Disfluency

Here is your word for the day, Kay Nouers.

Disfluency = an interruption in the smooth flow of speech, as by a pause or the repetition of a word or syllable.

In other words, stuttering.

Some causes of disfluency include anxiety, low self-esteem, nervousness and stress.

David Seidler wrote the screenplay for recently-released film, The King’s Speech.  This movie focuses on King George VI’s disfluency, and his struggle to overcome it just prior to his reign as king.  In a recent interview with Artvoice, screenwriter David Seidler was asked how he became interested in this subject.  He replied:

Very simple—I was a stutterer. As a very young boy I was transported from England to the United States. The trauma of that started a very severe stutter. As the war progressed, my parents allowed me to listen to the radio, and they said, “Listen to the king’s speeches because he stuttered very, very badly and listen to him now,” and it gave me hope that one day I could be cured.

This reminded me of someone.  Who was it, again?  Oh yeah.  It was my son.

When Island Boy arrived from Haiti under extreme circumstances in January 2010, he exhibited unexpected speech habits.  For example, he might ask:  Ko-ko-kote kay nou? This is the equivalent of asking: Wh-wh-where is our house?

At first I assumed that this was Kreyol baby talk.  As a linguist, I learned that book and academic learning does not prepare a new language speaker for infantile constructions.  Fais do-do in French means Go sleepy bye.  You will not find this in most text books.

However, over time, we realized that Island Boy was displaying classic disfluent speech.  Hardly surprising in light of these factors:

  1. Island Boy was separated from his biological parents at a young age;
  2. IB lived in an orphanage in which people were constantly coming and going;
  3. The Major & Running Girl appeared in his life and tried to bond as parents.  But, they were always leaving after a few marvelous, fun-filled days;
  4. IB survived a 7.0 earthquake in a culture that did not really understand what caused tranbleman-de-tè yo. Thus, the people around him were prone to hysteria;
  5. IB and the others in his orphanage were forced to sleep outside under tarps because the buildings in the village were all structurally damaged.  This made them vulnerable to the elements, critters crawling around on the ground, and attacks by people who were desperate for food.  While this was occurring, the ground under him continued to move dozens of times per day as a result of aftershocks;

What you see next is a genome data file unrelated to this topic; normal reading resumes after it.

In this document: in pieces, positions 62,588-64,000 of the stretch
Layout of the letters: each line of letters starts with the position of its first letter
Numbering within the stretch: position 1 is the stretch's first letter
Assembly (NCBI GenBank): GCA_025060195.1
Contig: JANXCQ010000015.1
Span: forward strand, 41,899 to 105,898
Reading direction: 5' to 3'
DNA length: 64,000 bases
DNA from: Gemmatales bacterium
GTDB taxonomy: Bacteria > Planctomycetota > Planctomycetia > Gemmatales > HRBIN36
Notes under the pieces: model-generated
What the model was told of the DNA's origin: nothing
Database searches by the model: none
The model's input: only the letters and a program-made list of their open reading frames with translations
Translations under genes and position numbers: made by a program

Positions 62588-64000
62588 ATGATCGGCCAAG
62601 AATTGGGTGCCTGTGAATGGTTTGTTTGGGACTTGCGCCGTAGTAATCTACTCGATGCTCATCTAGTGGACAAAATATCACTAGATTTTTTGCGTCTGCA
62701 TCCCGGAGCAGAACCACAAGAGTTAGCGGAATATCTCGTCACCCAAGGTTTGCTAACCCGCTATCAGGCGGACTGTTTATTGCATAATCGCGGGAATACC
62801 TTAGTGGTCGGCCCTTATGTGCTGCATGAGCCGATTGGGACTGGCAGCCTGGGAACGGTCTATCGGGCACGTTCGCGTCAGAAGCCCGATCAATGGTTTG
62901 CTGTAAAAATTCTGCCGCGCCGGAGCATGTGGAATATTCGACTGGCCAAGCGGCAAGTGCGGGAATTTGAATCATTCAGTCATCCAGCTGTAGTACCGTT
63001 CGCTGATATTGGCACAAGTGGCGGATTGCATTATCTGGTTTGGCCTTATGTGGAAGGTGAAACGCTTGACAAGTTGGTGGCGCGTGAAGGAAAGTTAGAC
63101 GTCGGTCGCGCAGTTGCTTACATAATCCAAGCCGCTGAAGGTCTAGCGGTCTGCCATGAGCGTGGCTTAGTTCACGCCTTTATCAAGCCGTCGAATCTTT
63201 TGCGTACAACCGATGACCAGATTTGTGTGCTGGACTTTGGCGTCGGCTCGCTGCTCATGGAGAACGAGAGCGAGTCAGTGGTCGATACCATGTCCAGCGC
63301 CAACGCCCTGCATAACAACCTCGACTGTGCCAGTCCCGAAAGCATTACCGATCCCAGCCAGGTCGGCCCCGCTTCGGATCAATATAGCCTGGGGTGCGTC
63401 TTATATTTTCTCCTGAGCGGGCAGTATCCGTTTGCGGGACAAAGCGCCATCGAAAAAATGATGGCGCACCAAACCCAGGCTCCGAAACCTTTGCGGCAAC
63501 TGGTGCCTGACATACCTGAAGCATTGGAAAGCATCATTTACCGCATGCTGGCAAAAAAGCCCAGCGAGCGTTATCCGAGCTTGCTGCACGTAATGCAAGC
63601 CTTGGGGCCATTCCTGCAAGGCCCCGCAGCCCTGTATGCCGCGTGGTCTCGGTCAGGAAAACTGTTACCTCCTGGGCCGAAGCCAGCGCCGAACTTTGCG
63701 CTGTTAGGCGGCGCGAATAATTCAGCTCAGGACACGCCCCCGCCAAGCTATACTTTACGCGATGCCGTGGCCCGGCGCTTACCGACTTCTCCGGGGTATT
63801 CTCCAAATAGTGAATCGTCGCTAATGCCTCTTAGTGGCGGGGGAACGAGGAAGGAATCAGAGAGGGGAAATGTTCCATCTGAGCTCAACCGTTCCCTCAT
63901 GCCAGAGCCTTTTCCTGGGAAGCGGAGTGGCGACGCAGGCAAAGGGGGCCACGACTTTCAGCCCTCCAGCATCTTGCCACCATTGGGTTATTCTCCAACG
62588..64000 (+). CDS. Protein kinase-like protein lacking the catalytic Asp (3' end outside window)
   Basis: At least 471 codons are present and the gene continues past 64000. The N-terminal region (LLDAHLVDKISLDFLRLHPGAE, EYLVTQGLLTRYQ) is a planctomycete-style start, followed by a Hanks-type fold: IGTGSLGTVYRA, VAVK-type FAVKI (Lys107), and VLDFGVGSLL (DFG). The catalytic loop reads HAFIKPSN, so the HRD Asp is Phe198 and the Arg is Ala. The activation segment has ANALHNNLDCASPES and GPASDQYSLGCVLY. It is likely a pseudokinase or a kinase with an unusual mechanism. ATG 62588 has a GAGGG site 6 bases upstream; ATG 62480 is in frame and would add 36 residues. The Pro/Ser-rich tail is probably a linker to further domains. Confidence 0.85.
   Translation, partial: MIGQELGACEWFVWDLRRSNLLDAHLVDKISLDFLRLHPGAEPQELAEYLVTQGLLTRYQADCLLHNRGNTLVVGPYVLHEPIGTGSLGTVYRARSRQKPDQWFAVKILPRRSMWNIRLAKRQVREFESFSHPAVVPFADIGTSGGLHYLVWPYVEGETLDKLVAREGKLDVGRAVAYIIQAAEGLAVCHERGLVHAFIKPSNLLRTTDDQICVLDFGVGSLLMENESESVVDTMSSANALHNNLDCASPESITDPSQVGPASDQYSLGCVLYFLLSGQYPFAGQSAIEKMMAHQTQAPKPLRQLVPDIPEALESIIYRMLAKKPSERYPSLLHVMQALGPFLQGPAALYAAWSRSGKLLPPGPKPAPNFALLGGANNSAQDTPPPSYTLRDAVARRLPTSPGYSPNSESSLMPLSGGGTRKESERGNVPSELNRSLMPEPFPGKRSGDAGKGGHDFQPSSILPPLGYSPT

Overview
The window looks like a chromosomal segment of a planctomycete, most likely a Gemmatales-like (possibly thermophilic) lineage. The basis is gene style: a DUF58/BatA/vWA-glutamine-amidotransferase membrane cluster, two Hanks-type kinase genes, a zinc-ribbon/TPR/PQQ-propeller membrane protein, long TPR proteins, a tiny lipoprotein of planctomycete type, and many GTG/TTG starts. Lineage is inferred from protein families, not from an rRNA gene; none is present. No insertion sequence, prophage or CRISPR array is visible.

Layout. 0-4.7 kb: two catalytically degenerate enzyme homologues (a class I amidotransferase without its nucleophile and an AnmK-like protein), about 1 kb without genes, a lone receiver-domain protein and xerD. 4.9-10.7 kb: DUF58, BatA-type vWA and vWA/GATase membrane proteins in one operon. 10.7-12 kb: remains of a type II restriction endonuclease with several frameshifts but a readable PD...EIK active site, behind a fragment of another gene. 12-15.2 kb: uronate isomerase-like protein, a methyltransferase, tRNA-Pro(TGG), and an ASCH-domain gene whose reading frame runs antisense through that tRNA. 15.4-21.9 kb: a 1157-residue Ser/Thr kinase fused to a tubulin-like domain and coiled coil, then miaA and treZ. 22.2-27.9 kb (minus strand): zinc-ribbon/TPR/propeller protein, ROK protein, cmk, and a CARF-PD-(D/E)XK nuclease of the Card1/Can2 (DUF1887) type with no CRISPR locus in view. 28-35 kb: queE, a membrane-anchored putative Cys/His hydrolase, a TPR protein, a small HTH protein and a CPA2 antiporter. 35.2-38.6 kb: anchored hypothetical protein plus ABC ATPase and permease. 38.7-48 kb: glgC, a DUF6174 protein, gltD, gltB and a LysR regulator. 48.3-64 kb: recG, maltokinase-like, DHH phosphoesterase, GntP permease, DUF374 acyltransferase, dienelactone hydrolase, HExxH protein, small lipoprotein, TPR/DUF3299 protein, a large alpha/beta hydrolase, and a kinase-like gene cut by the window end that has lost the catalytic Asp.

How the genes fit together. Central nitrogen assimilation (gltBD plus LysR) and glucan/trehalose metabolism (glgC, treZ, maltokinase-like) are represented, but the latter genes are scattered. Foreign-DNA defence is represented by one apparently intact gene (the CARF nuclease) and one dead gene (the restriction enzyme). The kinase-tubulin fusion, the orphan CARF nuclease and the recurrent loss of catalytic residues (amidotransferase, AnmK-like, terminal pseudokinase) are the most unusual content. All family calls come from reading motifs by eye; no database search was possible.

6. IB was removed from the only home he ever remembered and put on a plane for the first time.  The flight made multiple stops because of a shortage of fuel; and
  7. IB suddenly entered a family he really didn’t know very well.  The attentions of his new family members (although well-intentioned) were probably overwhelming.

None of these factors take into account: Island Boy’s sudden transition from a tropical climate to a temperate zone; his brusque acquaintance with Western New York winter and snow; culture shock in terms of new food, new clothes and new sights, sounds and smells; new allergies and illnesses; and complete immersion into the English-speaking world.

However, the biggest factor may have been IB’s natural grieving process over the countless things that were lost forever to him.

In light of this matzoh ball soup of stress and anxiety factors, IB’s mild-to-medium case of disfluency was to be expected.

The good news is that, over the past year, it has been almost entirely cured.  A combination of adaptation to his new life and language, as well as the work of a professional speech therapist has helped Island Boy to eliminate stuttering.

It’s true that a little bit may creep back into his speech when he is tired or not feeling well.  He also regresses somewhat after the introduction of new things in his life.  Nevertheless, big-picture-wise, IB is now on a glide path to speech success.

When watching his favorite movies or cartoons, IB frequently repeats the dialogue uttered by the speakers word-for-word right afterward.  He’s practicing.

Little by little, the idiomatic expressions and syntactic constructions that he hears are creeping into his spoken language.  That, my friends, is a home run.

Even if he retains a little bit of disfluency in his speech, our Island Boy will be in very good company:

  • Rowan Atkinson
  • James Earl Jones
  • Julia Roberts
  • Bruce Willis
  • Hugh Grant
  • Samuel L. Jackson
  • Joe Biden
  • Winston Churchill
  • Emperor Claudius
  • Mel Tillis
  • Elvis Presley
  • Carly Simon
  • Tiger Woods
  • Lewis Carroll
  • Henry James
  • William Somerset Maugham
  • John Updike
  • Sir Isaac Newton
  • Aristotle
  • Charles Darwin
  • Stephen Hawking
  • Jack Welch
  • The Major

— The Major

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